Senators Markey and Blumenthal Begin Investigation Into Safety Protocol and Practices for Driverless Car Testing on Public Roads
Initial findings from NTSB on recent fatal Arizona accident reveal collision occurred despite a human operator in the vehicle
Washington (May 25, 2018) – Senators Edward J. Markey (D-Mass.) and Richard Blumenthal (D-Conn.), members of the Commerce, Science and Transportation Committee, today queried major automakers and technology companies that are developing autonomous vehicles (AVs) on public roads about safety protocols for test-driving the vehicles. Yesterday, the National Transportation Safety Board (NTSB) released its initial findings from its investigation of the February 2018 accident in Tempe, Arizona involving an Uber test vehicle that struck and killed a pedestrian even though a driver was present in the car.
“This latest fatality has raised many questions about the processes companies have in place to guard public safety when testing this type of technology on public roads,” write Senators Markey and Blumenthal in their letters. “Although we understand that Uber and several other AV companies have temporarily halted vehicle testing, we would like to know more about your company’s protocols for test-driving AVs on public roads and how they will be adjusted in light of the recent tragedy.”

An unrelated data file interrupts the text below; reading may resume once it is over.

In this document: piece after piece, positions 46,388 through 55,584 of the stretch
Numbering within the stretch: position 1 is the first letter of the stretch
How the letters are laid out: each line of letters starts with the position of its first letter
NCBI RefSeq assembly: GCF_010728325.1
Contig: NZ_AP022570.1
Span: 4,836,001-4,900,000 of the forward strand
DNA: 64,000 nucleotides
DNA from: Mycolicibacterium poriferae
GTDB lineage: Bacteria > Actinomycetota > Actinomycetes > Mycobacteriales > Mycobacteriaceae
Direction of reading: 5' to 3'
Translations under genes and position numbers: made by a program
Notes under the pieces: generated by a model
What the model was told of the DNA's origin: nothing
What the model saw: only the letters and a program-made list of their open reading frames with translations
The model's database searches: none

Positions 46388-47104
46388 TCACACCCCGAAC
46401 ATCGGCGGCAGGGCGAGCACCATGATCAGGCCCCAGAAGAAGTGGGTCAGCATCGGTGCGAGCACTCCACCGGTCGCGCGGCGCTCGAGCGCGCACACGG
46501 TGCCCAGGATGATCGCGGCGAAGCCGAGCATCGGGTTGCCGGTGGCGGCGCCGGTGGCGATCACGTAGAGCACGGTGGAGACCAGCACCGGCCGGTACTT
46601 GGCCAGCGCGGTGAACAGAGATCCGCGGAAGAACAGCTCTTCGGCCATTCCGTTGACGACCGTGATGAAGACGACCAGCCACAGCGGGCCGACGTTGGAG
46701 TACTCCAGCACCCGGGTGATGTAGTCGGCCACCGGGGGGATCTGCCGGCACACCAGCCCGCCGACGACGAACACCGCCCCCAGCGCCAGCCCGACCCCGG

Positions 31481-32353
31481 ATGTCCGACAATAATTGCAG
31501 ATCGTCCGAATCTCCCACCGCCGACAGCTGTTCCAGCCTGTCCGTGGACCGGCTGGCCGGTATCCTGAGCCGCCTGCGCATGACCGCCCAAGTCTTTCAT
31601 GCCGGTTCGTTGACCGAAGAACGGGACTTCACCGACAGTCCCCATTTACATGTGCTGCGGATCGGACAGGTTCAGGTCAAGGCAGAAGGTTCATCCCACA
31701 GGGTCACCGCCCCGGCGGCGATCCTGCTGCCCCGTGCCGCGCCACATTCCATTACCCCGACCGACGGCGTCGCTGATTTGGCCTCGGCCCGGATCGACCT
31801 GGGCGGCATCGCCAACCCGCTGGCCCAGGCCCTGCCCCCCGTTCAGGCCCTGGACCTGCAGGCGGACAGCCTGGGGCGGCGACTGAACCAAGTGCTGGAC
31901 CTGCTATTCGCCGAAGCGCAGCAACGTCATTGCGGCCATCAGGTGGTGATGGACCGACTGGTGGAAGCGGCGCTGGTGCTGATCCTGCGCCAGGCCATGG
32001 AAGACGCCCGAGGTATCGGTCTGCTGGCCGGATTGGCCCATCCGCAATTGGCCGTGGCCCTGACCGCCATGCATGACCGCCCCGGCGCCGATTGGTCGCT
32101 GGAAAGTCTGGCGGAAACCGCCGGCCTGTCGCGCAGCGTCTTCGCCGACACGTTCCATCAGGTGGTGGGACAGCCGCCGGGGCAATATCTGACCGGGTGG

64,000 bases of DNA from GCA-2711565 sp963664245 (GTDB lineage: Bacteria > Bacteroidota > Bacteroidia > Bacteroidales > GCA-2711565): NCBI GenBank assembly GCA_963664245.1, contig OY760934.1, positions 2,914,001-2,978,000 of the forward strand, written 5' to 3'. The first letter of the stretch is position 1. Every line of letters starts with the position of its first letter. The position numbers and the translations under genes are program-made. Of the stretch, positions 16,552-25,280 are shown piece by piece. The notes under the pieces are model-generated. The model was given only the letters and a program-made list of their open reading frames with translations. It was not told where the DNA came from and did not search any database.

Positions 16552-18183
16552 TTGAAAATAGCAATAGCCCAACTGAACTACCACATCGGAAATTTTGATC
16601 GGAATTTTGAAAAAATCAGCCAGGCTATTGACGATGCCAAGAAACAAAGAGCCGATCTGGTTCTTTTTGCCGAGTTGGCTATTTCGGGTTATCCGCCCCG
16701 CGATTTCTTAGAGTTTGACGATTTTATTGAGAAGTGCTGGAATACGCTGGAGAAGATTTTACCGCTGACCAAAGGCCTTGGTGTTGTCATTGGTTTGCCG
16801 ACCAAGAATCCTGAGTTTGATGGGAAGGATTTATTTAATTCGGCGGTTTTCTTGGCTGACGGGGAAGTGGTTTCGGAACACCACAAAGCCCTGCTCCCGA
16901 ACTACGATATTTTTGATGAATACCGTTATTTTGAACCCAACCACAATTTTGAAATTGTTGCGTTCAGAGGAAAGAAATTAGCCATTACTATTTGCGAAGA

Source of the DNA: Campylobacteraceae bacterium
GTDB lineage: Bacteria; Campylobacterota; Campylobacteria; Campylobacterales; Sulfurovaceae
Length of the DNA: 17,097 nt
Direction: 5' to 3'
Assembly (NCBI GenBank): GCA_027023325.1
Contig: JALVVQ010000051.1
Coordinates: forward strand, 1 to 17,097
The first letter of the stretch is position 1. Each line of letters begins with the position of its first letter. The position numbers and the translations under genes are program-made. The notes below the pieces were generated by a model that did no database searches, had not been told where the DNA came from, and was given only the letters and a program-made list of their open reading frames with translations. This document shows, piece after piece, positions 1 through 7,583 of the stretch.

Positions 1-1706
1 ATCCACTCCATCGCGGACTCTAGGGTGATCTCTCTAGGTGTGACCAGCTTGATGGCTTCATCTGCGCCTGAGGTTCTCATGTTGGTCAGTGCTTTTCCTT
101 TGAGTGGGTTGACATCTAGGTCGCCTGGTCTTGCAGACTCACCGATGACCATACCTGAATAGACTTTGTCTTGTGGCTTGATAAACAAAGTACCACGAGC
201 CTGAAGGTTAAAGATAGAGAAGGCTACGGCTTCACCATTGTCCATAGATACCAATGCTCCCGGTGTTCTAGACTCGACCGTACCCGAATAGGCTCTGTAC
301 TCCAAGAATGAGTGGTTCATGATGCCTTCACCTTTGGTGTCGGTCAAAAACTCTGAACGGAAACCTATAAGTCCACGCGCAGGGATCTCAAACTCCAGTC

A copy of the Senators’ letters can be found HERE.
Letters were sent to BMW of North America, Daimler Trucks North America, Fiat Chrysler Automobiles US, Ford Motor Company, General Motors Company, Honda North America, Hyundai Motor America, Jaguar Land Rover Automotive North America, Kia Motors America, Mazda North American Operations, Mercedes-Benz USA, Mercedes-Benz Vans USA, Mitsubishi Motors North America, Nissan North America, Subaru of North America, Tesla, Toyota Motor North America, Volkswagen Group of America, Volvo Car USA, Amazon, Apple, Intel Corporation, Lyft, NVIDIA Corporation, Uber Technologies, and Waymo.
In their letter, Senators Markey and Blumenthal request responses to questions that include:
· Where is your company testing AVs and how did it determine it was safe to operate on public roads?
· How many employees are required to be in the AV during testing, and how have protocols regarding the number of drivers changed over time?
· Have there been any incidents related to pedestrians or safety concerns and have drivers had to suddenly regain control of the AV?
· What protocols are in place to ensure drivers can regain control of an AV while in autonomous mode?
· How does your company select drivers for its AVs and what minimum requirements are needed to become a driver?
· Do you plan to change safety protocol for testing AVs on public roads in lights of the Arizona fatality?
· What data on safety performance does your company record from your AVs and is this information available to federal and state safety authorities?